Andrew Williams (I)
Safety, the homeless, jobs, housing, representing the underrepresented and our local economy in general are the most important priorities hands down. Fortunately funding for the arts is still within our reasonable means and is an idea I fully support, without forgetting we need to monitor our localized circumstances.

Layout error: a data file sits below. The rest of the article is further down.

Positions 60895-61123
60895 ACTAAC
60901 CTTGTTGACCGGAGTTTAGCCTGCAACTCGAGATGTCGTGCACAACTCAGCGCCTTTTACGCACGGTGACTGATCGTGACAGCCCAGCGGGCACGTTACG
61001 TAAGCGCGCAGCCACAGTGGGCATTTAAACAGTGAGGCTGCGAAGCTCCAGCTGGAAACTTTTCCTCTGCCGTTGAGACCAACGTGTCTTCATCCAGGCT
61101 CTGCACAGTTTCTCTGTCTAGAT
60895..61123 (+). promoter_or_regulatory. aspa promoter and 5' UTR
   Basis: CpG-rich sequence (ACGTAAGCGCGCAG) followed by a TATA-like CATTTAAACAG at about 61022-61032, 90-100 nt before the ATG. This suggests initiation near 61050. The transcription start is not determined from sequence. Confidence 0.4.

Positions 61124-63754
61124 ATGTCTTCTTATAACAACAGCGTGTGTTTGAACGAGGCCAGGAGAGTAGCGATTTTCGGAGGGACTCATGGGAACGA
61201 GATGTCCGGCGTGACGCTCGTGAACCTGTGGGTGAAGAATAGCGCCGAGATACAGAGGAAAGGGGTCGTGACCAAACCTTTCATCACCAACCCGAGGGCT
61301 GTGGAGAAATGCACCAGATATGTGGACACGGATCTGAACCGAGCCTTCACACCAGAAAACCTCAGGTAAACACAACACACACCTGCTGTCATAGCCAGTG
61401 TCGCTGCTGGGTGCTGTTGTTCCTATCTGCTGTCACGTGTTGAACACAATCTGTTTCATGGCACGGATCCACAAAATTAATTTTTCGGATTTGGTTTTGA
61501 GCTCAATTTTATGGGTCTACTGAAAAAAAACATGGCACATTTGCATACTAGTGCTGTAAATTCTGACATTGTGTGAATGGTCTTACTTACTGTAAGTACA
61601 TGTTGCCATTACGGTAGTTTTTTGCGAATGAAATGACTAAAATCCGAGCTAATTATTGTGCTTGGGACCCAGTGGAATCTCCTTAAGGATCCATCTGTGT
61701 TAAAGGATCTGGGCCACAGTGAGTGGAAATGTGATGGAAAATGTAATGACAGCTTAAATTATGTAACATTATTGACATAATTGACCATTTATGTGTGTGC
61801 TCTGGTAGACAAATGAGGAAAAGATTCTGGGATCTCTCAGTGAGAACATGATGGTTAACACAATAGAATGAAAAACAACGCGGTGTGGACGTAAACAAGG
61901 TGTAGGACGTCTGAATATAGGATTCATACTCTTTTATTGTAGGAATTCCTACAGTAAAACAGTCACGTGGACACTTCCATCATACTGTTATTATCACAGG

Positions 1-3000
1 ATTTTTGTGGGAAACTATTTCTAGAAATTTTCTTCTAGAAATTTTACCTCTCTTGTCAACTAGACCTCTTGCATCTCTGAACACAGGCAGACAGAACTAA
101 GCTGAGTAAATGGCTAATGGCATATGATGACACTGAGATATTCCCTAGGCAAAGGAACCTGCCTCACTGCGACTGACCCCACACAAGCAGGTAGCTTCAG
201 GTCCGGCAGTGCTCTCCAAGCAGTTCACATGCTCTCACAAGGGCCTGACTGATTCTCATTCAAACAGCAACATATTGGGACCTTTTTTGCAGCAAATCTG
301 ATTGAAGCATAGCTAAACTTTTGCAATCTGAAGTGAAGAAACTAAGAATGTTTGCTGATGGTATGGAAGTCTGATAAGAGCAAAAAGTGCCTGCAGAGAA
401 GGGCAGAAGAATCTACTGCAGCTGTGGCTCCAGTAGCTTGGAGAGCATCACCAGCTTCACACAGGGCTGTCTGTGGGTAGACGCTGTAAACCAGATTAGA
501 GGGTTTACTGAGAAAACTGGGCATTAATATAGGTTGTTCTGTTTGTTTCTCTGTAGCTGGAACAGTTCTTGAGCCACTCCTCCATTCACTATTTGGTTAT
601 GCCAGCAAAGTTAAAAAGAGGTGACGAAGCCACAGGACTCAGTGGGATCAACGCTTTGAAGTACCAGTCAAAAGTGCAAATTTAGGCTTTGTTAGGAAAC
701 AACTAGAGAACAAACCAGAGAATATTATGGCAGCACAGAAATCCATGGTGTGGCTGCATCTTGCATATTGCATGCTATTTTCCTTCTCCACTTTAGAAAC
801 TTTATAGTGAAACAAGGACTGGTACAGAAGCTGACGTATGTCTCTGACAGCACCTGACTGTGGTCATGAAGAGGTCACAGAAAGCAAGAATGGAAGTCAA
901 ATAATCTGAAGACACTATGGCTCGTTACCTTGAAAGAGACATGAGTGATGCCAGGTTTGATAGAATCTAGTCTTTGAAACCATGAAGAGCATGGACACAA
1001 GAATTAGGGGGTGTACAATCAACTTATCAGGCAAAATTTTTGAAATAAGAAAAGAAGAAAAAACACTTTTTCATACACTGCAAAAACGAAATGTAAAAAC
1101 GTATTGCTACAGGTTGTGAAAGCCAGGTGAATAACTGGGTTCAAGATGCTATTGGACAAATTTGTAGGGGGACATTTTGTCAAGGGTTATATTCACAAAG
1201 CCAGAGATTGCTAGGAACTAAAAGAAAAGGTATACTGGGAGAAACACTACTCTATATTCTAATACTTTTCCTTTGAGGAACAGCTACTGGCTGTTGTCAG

The beautiful and thought-provoking works of art in Charlottesville should be recognized as an extension of our very own City. As the resident is the primary shareholder of Charlottesville in my opinion, it would be wise to focus on the interest of the majority and address the concern of the few. In general, I believe we can give people what they want by scrutinizing the departmental budgets and making sure that there is balance regarding City allocations. Cville should continue to support various children’s organizations associated with art and certainly the Fine Art Department in our schools.